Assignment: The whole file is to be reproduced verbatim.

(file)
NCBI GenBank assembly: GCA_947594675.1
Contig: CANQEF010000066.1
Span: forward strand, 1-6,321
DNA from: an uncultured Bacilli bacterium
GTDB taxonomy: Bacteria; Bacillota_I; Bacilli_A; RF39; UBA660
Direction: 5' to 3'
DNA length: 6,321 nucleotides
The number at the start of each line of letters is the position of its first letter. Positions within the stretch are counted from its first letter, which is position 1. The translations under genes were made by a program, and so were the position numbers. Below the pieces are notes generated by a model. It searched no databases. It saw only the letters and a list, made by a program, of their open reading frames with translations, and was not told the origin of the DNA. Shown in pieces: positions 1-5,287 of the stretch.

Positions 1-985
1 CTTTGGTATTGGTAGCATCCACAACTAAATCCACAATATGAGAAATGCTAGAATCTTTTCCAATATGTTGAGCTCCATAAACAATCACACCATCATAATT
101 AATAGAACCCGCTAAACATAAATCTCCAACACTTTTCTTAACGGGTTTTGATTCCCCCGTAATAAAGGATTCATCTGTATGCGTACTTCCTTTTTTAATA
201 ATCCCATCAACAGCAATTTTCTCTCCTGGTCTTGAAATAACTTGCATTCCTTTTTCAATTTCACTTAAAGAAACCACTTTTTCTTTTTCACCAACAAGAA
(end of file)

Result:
NCBI GenBank assembly: GCA_947594675.1
Contig: CANQEF010000066.1
Span: forward strand, 1-6,321
DNA from: an uncultured Bacilli bacterium
GTDB taxonomy: Bacteria; Bacillota_I; Bacilli_A; RF39; UBA660
Direction: 5' to 3'
DNA length: 6,321 nucleotides
The number at the start of each line of letters is the position of its first letter. Positions within the stretch are counted from its first letter, which is position 1. The translations under genes were made by a program, and so were the position numbers. Below the pieces are notes generated by a model. It searched no databases. It saw only the letters and a list, made by a program, of their open reading frames with translations, and was not told the origin of the DNA. Shown in pieces: positions 1-5,287 of the stretch.

Positions 1-985
1 CTTTGGTATTGGTAGCATCCACAACTAAATCCACAATATGAGAAATGCTAGAATCTTTTCCAATATGTTGAGCTCCATAAACAATCACACCATCATAATT
101 AATAGAACCCGCTAAACATAAATCTCCAACACTTTTCTTAACGGGTTTTGATTCCCCCGTAATAAAGGATTCATCTGTATGCGTACTTCCTTTTTTAATA
201 ATCCCATCAACAGCAATTTTCTCTCCTGGTCTTGAAATAACTTGCATTCCTTTTTCAATTTCACTTAAAGAAACCACTTTTTCTTTTTCACCAACAAGAA